Alberta prison official says programming again available for repeat offender
Psychiatrist says Johnny Simon needs programming to reduce 'high risk' of reoffending
A temporary suspension of rehabilitative programming will likely not reduce the chances of a Northwest Territories man getting high-intensity programming if he is sentenced to time at an Alberta prison.
But a Corrections Service of Canada official testified on Wednesday that the longer the sentence given to Johnny Simon, the more likely he is to get a seat in the sex offender program, which is tailored to Indigenous offenders.
The prosecutor is applying to have the 39-year-old declared a long-term-offender. The application was made in N.W.T. Supreme Court after Simon was convicted in 2018 of sexual assaulting a woman in Inuvik.
It was the third time Simon has been convicted of sexual assault, according to records in his court file. His long criminal record also includes convictions for aggravated assault, assault with a weapon, break and enter and theft.
Testifying via telephone in a Yellowknife courtroom on Wednesday, an acting assistant warden at the Bowden Institution in Alberta said rehabilitative programing at the prison was just restarted a few weeks ago after being suspended since March due to Covid-19.
The Bowden Institution is the only prison in Alberta that offers a high-intensity sex offender program. The program begins with a six-week primer program and then consists of 117 classroom sessions over about four and a half months.
"There's a demand for it and a wait list that builds quite quickly," said Janice Glimsdale.
A psychiatrist who examined Simon said he needs sex offender counselling, as well as counselling for anger and substance abuse, if his risk of re-offending is to be reduced to an acceptable level.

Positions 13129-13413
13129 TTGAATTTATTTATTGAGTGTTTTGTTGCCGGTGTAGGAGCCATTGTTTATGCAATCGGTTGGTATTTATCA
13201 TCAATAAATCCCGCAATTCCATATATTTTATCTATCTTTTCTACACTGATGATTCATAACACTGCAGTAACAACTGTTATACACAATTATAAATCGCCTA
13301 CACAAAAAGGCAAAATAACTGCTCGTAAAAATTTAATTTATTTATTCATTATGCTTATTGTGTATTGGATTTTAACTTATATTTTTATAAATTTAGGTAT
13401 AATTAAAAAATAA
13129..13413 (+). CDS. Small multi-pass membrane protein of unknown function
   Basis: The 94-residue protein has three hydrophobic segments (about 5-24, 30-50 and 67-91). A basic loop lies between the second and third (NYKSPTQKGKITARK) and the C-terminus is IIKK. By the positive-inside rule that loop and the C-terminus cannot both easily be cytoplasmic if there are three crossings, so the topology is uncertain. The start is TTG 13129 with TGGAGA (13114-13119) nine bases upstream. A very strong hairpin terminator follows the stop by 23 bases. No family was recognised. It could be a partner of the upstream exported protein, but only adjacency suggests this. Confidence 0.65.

In his report on Simon, University of Toronto psychiatrist Dr. Philip Klassen said that, left untreated, Simon is "a very high risk of intimate partner violence, a high risk of violent recidivism, and a high risk of sexual recidivism."
Klassen said even if Simon does get the programming he recommends to reduce his risk, he "could still pose supervisory problems; whether these would result in physical or sexual violence is somewhat less clear."
According to Klassen's report, Simon grew up in Fort McPherson. He said his mother was an alcoholic and he was largely raised by his grandfather, who physically and sexually abused him from age five or six to the time he was 18. Simon said he was also sexually abused by an uncle, as well as in a group home he was sent to.
Simon was sentenced to six and a half years in jail for an attack on his grandfather in Fort McPherson in 2008. His grandfather later died as a result of his injuries.
If declared a long-term offender, Simon would be subject to a long-term supervision order — similar to parole — for up to 10 years after serving his sentence for the sexual assault. The Parole Board of Canada sets the conditions someone must abide by while under a long-term supervision order.
The case continues on July 27, when both sides are scheduled to give their closing arguments.